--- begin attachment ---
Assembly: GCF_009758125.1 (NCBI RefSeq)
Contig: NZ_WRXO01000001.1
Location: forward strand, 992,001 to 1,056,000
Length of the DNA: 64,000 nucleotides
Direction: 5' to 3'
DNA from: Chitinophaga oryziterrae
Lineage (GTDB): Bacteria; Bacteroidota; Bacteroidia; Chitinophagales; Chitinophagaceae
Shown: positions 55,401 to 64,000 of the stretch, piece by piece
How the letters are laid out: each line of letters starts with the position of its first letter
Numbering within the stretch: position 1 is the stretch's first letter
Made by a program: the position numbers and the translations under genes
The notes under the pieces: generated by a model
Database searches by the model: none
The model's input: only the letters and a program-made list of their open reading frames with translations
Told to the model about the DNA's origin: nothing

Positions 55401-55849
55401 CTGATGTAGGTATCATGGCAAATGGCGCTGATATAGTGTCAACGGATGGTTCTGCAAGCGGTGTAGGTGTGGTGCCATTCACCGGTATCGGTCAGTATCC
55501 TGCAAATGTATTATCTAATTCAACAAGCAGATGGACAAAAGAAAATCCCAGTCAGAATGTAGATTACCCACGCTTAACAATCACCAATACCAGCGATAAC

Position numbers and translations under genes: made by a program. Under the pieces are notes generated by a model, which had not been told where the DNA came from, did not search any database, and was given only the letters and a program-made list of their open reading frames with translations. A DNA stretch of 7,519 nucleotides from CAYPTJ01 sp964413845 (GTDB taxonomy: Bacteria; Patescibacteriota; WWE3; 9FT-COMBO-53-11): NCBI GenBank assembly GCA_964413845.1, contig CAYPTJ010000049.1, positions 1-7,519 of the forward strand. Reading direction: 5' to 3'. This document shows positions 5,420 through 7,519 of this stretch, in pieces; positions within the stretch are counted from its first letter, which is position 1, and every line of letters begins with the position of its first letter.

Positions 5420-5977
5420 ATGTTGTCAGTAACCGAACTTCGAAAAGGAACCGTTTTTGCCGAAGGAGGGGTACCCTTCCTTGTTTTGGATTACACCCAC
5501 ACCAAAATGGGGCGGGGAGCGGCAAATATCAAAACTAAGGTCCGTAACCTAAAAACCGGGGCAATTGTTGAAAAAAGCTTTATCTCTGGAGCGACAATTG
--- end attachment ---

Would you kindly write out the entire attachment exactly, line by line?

Assembly: GCF_009758125.1 (NCBI RefSeq)
Contig: NZ_WRXO01000001.1
Location: forward strand, 992,001 to 1,056,000
Length of the DNA: 64,000 nucleotides
Direction: 5' to 3'
DNA from: Chitinophaga oryziterrae
Lineage (GTDB): Bacteria; Bacteroidota; Bacteroidia; Chitinophagales; Chitinophagaceae
Shown: positions 55,401 to 64,000 of the stretch, piece by piece
How the letters are laid out: each line of letters starts with the position of its first letter
Numbering within the stretch: position 1 is the stretch's first letter
Made by a program: the position numbers and the translations under genes
The notes under the pieces: generated by a model
Database searches by the model: none
The model's input: only the letters and a program-made list of their open reading frames with translations
Told to the model about the DNA's origin: nothing

Positions 55401-55849
55401 CTGATGTAGGTATCATGGCAAATGGCGCTGATATAGTGTCAACGGATGGTTCTGCAAGCGGTGTAGGTGTGGTGCCATTCACCGGTATCGGTCAGTATCC
55501 TGCAAATGTATTATCTAATTCAACAAGCAGATGGACAAAAGAAAATCCCAGTCAGAATGTAGATTACCCACGCTTAACAATCACCAATACCAGCGATAAC

Position numbers and translations under genes: made by a program. Under the pieces are notes generated by a model, which had not been told where the DNA came from, did not search any database, and was given only the letters and a program-made list of their open reading frames with translations. A DNA stretch of 7,519 nucleotides from CAYPTJ01 sp964413845 (GTDB taxonomy: Bacteria; Patescibacteriota; WWE3; 9FT-COMBO-53-11): NCBI GenBank assembly GCA_964413845.1, contig CAYPTJ010000049.1, positions 1-7,519 of the forward strand. Reading direction: 5' to 3'. This document shows positions 5,420 through 7,519 of this stretch, in pieces; positions within the stretch are counted from its first letter, which is position 1, and every line of letters begins with the position of its first letter.

Positions 5420-5977
5420 ATGTTGTCAGTAACCGAACTTCGAAAAGGAACCGTTTTTGCCGAAGGAGGGGTACCCTTCCTTGTTTTGGATTACACCCAC
5501 ACCAAAATGGGGCGGGGAGCGGCAAATATCAAAACTAAGGTCCGTAACCTAAAAACCGGGGCAATTGTTGAAAAAAGCTTTATCTCTGGAGCGACAATTG